While graphically, the games are as faithful as their coin-op counterparts, however due to the screen size of the original arcade, some changes were made; while the default one is the "Arcade" which it ocuppies part of the screen, leaving black space on the sides due to the aspect ratio. Also, the graphics in this screen are also slightly stretched at the point the game gives you the option of changing the position of the score and the bomb stock because they'll might be offscreen, while the Arcade boards of Raiden and Raiden II run at some off-spec 54Hz refresh rates, the PS1 version runs at 60Hz, resulting in a constant slight pausing on the scrolling screen. Along with this default screen option there's also the "Panorama" version which stretches covering the whole screen, the "Horizontal" flips the screen in 90°, but curiously this flipped screen retains the arcade accuracy on the screen resolution and the position of the score and bomb stock, users of widescreen TV's and monitors can turn their sets vertical to play the games on their proper arcade ratio, although doing this can damage their screens. This new changes are better known on present day shmup community as "Yoko" and "Tate" on titles as DoDonPachi Saidaioujou and Triggerheart Exelica Enhanced.

In the main menu screen we get the first "full 3D" models of the Raiden ships and the stage 1 bosses of Raiden II, as we saw the Fighting Thunder's emerging victorious from their first battle. Curiously the aircraft carrier and the laser effects are bitmaps based on the game sprites rather than CG rendered, which looks kinda odd today, but back then in 1995 it was a novelty since the 3D graphics were the "New Frontier" in the world of gaming, and all the 32 and 64 bit consoles begain their first incursions in this unexplored region of videogame graphics, where the traditional 2D sprites will be replaced with polygonal shapes.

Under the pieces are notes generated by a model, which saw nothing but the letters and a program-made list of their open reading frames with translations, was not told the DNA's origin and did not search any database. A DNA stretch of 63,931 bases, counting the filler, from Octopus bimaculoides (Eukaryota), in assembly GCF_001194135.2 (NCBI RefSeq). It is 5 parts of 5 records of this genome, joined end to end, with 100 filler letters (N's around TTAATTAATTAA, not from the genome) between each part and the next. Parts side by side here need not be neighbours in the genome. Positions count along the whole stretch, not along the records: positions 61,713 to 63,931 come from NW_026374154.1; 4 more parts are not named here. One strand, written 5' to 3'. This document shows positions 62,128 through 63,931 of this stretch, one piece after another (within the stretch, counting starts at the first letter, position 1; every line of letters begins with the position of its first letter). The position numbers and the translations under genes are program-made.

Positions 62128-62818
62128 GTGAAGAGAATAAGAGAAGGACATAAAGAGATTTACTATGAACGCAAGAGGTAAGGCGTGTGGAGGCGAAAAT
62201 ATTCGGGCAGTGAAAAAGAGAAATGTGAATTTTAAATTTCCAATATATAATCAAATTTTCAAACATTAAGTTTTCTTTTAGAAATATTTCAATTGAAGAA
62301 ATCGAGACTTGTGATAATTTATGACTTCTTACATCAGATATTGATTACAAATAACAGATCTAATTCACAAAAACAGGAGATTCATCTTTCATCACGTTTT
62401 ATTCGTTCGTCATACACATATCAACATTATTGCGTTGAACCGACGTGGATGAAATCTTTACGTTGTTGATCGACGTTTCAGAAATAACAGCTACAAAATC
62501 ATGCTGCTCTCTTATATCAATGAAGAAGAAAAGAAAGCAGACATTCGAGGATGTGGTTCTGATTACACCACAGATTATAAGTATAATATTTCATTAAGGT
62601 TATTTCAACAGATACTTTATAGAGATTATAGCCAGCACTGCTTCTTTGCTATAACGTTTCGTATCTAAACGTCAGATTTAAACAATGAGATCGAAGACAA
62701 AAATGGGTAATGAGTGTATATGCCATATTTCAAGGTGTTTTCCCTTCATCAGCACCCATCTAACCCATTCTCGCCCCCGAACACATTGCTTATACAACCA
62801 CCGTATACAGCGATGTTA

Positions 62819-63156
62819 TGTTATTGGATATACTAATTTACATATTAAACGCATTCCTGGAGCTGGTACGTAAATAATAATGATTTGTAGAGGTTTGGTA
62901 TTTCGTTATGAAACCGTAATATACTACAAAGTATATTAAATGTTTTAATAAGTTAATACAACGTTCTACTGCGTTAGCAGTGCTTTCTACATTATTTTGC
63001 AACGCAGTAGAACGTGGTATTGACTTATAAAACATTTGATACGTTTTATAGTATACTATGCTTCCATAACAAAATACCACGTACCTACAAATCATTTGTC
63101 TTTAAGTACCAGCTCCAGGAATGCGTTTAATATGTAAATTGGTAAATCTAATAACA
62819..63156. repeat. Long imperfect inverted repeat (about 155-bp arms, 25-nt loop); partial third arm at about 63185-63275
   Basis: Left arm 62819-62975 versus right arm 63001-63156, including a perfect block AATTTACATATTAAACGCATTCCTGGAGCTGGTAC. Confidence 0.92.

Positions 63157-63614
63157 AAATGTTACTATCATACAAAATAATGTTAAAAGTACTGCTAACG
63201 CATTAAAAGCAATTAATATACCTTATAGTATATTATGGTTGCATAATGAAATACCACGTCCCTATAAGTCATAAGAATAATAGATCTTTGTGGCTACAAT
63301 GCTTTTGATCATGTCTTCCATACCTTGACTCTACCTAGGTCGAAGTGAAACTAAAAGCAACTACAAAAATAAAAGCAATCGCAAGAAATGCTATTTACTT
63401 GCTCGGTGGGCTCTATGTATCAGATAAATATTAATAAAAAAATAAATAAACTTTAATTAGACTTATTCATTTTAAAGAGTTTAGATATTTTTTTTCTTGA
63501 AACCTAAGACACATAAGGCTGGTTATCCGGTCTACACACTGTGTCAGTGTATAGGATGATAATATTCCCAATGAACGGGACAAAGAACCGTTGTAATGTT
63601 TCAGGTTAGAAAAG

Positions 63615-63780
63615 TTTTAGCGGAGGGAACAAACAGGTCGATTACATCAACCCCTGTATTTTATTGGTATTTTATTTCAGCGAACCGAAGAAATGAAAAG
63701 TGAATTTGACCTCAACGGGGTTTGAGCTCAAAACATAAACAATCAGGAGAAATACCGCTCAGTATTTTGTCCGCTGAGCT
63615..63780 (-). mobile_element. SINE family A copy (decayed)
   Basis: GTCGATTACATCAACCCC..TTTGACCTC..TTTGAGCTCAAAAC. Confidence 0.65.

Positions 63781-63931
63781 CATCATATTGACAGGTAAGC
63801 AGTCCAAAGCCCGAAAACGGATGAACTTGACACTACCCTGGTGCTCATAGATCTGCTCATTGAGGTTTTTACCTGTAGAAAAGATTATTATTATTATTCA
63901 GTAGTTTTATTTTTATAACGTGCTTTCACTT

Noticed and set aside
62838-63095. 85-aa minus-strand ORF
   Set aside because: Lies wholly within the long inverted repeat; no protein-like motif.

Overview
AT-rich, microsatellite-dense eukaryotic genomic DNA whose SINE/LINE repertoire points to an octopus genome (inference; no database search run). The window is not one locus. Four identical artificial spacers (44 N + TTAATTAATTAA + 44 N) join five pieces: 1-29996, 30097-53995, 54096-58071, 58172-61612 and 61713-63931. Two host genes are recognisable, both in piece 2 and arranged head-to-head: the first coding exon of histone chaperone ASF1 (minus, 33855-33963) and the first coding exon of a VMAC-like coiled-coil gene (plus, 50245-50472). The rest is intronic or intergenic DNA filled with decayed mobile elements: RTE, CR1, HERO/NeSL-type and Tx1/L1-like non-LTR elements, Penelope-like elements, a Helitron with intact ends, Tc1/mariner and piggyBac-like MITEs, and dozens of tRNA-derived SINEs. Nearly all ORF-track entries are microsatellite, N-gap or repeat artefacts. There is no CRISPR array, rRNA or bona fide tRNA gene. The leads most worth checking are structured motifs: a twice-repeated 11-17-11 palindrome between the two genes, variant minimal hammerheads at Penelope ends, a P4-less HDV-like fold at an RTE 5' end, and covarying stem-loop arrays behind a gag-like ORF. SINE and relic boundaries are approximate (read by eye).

With an arcade-perfect conversion anyone expects to hear the same music of the original arcade, but unfortunately that doesn't happen on The Raiden Project, the most clear instance of that is with Raiden, where the music sounds "MIDI-fied" instead of being as faithful as the real arcade game, my best and honest description is that the MIDI-esque arrangement is between the Arcade and the Sega Genesis in terms of synthetization and don't tell me there was console limitations, since the PlayStation has the potential of arcade perfection (RayStorm, DonPachi and Sonic Wings Limited are great examples) and not to mention it was CD based, if an old 16-bit CD enhanced game like Super Darius on the PC Engine CD was capable of play the geniune arcade music, something newer like the PlayStation could do that by far. At least the original sound effects made their way to this compilation. There's also the option of replace this soundtrack with "Remixes" which compensate this flaw a little bit, but they are in my opinion the worst CD arrangements i have ever heard because they sound ever more like MIDI files than the "Original" versions does, and when i say "the worst arrangement" i said it with evidence and proof based on other CD-arranged music ports of Raiden. Compare that with Raiden Trad on the FM Towns or Super Raiden on the PC Engine CD, their CD quality is way better than the PlayStation counterpart. I think Seibu Kaihatsu should consider to reuse the awesome FM Towns version of the soundtrack, since the non-japanese Raiden fans were unable to enjoy that version, a great opportunity wasted in my opinion (example of that is with After Burner III on the Sega CD where Sega used the music from the FM Towns version of After Burner II). If the original music from Raiden was poorly rendered, in Raiden II is even worse, what a waste of arcade-perfect potential wasted (in my honest opinion).

While the intention of bringing the arcade experience is always well recieved, Seibu Kaihatsu made a few mistakes in the process and not to mention the encryption issue of Raiden II, we have a nice two-in-one pack of old school shooting that still lives up to this day.